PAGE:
Solano Real Estate Scene: No fees, no cost; no way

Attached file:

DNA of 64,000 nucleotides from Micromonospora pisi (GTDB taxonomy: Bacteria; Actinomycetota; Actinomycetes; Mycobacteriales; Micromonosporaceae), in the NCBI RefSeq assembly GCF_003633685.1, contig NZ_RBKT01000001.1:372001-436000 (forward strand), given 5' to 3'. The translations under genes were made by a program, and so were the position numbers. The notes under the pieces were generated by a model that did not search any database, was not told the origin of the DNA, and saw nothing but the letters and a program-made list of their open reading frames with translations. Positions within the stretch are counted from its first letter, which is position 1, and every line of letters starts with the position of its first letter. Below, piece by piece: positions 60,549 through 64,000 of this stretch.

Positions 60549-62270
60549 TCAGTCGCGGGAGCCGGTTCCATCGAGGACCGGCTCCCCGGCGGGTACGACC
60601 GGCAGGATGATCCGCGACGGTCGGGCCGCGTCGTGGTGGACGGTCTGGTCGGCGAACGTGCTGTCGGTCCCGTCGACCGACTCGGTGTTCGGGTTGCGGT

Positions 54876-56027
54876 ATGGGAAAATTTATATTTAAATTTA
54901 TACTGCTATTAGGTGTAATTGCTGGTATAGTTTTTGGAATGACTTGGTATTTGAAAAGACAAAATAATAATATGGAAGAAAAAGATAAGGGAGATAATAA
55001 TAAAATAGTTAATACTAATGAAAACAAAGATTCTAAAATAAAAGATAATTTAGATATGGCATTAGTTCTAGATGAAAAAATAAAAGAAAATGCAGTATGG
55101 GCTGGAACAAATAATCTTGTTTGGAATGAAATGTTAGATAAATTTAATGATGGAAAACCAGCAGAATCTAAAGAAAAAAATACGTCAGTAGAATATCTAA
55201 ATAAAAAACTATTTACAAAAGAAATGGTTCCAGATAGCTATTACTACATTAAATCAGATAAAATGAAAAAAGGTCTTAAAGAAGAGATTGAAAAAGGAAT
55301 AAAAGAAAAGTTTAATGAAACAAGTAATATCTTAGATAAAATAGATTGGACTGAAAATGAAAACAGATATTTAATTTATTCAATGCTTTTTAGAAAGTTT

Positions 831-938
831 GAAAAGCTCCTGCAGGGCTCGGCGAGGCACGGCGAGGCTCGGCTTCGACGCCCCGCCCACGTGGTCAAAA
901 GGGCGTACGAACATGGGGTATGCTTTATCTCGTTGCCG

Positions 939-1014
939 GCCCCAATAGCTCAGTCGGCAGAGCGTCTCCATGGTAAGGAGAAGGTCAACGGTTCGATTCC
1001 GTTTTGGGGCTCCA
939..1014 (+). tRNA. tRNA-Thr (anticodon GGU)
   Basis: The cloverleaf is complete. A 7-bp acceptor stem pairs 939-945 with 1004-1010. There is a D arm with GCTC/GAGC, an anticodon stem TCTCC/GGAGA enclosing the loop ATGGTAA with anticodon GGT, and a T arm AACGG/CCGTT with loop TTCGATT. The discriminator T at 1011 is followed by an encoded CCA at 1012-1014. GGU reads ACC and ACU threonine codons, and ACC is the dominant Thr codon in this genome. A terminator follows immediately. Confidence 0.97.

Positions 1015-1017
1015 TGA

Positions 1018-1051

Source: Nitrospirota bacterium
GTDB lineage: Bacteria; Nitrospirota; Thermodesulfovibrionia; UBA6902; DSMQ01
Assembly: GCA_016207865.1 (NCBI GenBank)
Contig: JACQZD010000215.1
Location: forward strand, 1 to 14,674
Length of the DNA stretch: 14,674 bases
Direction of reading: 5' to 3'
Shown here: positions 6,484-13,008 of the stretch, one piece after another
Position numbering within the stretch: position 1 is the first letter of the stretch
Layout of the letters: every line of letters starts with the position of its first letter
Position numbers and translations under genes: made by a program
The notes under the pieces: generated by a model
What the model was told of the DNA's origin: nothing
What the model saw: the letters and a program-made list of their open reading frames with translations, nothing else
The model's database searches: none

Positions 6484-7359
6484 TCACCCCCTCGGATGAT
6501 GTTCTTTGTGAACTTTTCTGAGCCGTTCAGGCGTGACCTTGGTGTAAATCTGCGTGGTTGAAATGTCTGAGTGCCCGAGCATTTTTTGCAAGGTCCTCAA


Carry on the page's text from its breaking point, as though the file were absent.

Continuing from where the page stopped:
Why would anyone pay a 4.9% interest rate on a car loan through their credit union when they could get a 0% rate through the automobile manufacturer? Why would a borrower pay points and fees for a home loan when they might be able to get a mortgage with little or no fees? Why would anyone in their right mind pass up a 0% interest rate or not jump on a no-fees mortgage? There is no free lunch and there is no such thing as a free loan at zero cost unless it is a loan from Mom and Dad or Grandma and Grandpa. Automobile companies will often carry financing at a 0% interest rate if you pay the retail car price required to obtain the zero rate. They will occasionally give the buyer a promotional option like a $2,000 rebate or discount off the retail price or a 0% interest rate on the financing for qualified buyers. This is simply brilliant and captivating advertising. Banks, credit unions and mortgage companies offer mortgage loans to qualified borrowers with zero points and fees. Occasionally we hear radio and see TV advertising about no points and no fees that is borderline misleading and false as if their mortgage is free or better than their competitors. This is a lie. The only reason a sane person would or should pay points and fees is to get a better rate. All mortgage lenders offer loans with zero points and low or no fees to qualified borrowers (usually for folks with high FICO scores), but the rate is always higher with that lender than the loan that same lender offers with points and fees. Lenders want the phone to ring and no points and fees sounds good, but all credit unions, banks and mortgage companies offer their members and clients the opportunity to obtain a lower rate than the no points offering. APR (annual percentage rate) disclosure is required by law. A residential mortgage lender is required to disclose the total loan cost determined by the interest rate and the lender fees over the term of the loan. For example: If a borrower obtains a loan at 12% for one year with absolutely no fees or prepaid interest, the APR would be 12%. If that same borrower were to obtain a loan at 10% for one year with a 2% loan fee, the APR would also be 12%. If the borrower were offered 12% for two years with no fees, the APR would be 12%, however if this borrower were to obtain the two-year loan at 10% with a 2% loan fee, the APR would be 11%. In other words, if the borrower took the full two years to pay off the loan, he or she would pay less total cost than the no points and no fees loan at 12%. The key is the rate and the time it takes to recoup the closing costs. If it sounds too good to be true, it always is!